Sunday, Aug. 26, 2018 | 2 a.m.
Richard Bodager knew he was adopted the way he knew he wanted to be more than a fry cook at a West Virginia fast-food chicken joint as a teenager.
He knew it at 5 years old, the way he knew his adoptive mom had a fierce temper, the way he knew his adoptive father was a “salt of the earth” leader in his community, or the way knew his older sister was adopted, too.
It was always something the Las Vegas resident knew, but for decades it was the only thing he knew.
“In West Virginia, there are two levels of seal on adoption records, the state to which you basically just file the paperwork, and you can get through that,” Bodager said. “But then there’s a parental seal. If there’s a parental seal, you can really only get a very limited amount of health information. So that’s all I could get because my records are sealed.”
About 10 years ago, Bodager and his wife, Sherri, tried to get information on his DNA so they could be informed about his health history for their son. But because of the parental seal, they couldn’t get far.
Then, this past Christmas, she bought him a DNA kit from 23andMe, a private DNA testing company. When the results came in, he sat for a moment in shock.
“Then you get this report that says your genetic relatives and what was shocking about it was it said, you have 1,053 genetic relatives — so you start going through it. And most of them are third cousins, fourth cousins, fifth cousins, sixth cousins,” said Bodager, the CEO of Desert Radiology. “They’re very small percentages — anywhere from a quarter percent of your matching DNA to maybe 2 percent, but there were two that stood out.”
One match was 25 percent; another that was 14 percent. While the report didn’t give too much detail, the first match was followed by the word female and the initials "SC." The second match just had Kathleen written.
“What was funny about it was in the report it said, this could be your granddaughter,” Bodager said. “I’m trying to explain to my wife. This is not my granddaughter unless something went horribly wrong when I was like 15 that I’m not aware of.”
Bodager, 50, sat on the information for a few weeks, unsure of what the information could mean. After all, beyond his children and wife, Bodager didn’t have much family — he wasn’t close to his adoptive sister, and both of his adoptive parents have died.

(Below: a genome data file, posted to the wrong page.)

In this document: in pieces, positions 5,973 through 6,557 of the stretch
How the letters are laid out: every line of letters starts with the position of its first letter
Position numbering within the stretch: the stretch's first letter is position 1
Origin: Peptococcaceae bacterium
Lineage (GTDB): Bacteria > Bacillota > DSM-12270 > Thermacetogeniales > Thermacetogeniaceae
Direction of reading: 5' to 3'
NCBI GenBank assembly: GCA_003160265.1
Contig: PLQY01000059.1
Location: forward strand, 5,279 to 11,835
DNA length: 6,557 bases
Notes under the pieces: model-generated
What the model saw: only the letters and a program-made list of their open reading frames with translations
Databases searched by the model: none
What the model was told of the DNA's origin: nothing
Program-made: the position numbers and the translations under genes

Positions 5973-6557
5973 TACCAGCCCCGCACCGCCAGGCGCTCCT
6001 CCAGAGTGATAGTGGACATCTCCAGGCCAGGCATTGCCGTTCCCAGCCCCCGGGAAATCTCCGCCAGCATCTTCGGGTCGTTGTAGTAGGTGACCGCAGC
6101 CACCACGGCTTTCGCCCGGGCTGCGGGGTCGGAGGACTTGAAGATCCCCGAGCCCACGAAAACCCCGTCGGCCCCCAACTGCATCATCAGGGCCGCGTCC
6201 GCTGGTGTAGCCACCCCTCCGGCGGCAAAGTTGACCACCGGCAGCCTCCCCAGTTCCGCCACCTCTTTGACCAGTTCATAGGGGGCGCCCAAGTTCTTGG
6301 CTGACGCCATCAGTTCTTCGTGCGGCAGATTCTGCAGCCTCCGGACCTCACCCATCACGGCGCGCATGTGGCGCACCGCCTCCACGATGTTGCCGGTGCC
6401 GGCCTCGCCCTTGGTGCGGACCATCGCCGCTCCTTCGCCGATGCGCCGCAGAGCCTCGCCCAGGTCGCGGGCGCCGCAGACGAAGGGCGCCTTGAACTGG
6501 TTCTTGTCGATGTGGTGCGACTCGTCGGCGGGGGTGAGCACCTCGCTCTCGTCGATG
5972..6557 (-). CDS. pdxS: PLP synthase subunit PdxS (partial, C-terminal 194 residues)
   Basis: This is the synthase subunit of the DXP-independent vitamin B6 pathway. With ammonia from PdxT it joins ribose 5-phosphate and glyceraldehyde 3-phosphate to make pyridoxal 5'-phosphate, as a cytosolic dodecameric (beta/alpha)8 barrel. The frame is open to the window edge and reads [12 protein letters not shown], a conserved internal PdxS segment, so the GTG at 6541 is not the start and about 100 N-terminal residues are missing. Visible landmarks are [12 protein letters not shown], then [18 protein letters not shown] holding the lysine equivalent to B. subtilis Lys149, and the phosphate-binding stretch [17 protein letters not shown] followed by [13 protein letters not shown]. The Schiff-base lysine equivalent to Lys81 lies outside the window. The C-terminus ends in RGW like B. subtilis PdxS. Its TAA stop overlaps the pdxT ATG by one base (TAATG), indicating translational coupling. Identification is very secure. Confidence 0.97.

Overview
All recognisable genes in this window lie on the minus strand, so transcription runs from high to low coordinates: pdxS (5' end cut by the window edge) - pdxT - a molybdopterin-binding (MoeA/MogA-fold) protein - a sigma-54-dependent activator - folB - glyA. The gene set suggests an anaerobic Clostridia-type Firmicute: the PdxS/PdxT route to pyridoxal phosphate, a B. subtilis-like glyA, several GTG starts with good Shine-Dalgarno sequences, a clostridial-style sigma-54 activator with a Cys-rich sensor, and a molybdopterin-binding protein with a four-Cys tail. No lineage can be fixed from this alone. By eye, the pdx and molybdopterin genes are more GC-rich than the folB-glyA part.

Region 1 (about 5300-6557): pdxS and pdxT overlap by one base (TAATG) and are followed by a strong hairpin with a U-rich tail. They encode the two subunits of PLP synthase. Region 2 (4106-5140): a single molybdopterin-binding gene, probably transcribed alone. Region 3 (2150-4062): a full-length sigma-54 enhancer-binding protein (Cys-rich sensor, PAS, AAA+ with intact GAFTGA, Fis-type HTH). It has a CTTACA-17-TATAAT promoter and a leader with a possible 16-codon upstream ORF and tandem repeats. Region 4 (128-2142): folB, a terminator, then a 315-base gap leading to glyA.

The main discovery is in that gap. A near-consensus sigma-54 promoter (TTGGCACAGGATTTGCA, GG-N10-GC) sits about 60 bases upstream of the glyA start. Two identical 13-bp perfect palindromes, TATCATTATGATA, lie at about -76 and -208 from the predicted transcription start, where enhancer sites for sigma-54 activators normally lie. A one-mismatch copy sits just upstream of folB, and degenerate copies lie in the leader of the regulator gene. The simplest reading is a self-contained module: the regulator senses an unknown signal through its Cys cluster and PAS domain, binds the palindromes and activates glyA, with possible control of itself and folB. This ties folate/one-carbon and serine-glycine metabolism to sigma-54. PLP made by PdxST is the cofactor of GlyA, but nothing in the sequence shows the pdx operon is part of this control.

Then, on a Friday night in March, he poured himself a glass of wine, sat in front of his computer and typed, “I’m fairly sure you’re not my granddaughter, but we must be related because of the match. So, I’d love to get to know more about your family.”
The next Saturday night, Bodager was grilling salmon for dinner, when “this message pops up. And it says, you have a message from your DNA relative. So, I open the message on my phone while the salmon’s cooking. And the very first line is, 'I’m not your granddaughter. I’m your sister.'”
His half-sister, Sarah Condry, knew about Bodager since her 20s, but that was long before she could find him.
The siblings chatted over the phone and via video, and both Condry and Bodager felt at ease with their relationship. They’ve bonded on their love of peanut butter, parenthood — Condry has two young boys — wine and life. They both have the same piercing blue eyes.
“We didn’t have the first number of years of our lives together, but we get to meet as adults, adults with children, adults with life experiences to share with each other,” Condry said. “To be able to suddenly share that with my brother is incredible — it gives us the opportunity to get to know each other and grow close.”
Condry helped connect Bodager with his biological father and mother, who gave him up for adoption when he was born. While his mother now lives in Ireland, she studied in the U.S. where she met the father of Bodager and Condry during college. Neither of Bodager’s biological parents were in a position to care for the child and decided the best thing to do was to put the child up for adoption.
While Bodager knows more than he did a year ago, there are still mysteries without answers — like what happened during that six-week period between when he was born and when he was adopted. He may never know, but he’ll continue to look for answers, including finally getting to meet his biological sister.
Bodager and his wife next month will travel to London, where Condry lives, to meet in person. The two siblings separated by years and oceans will be together for the first time in their lives and might be able to answer some of their questions.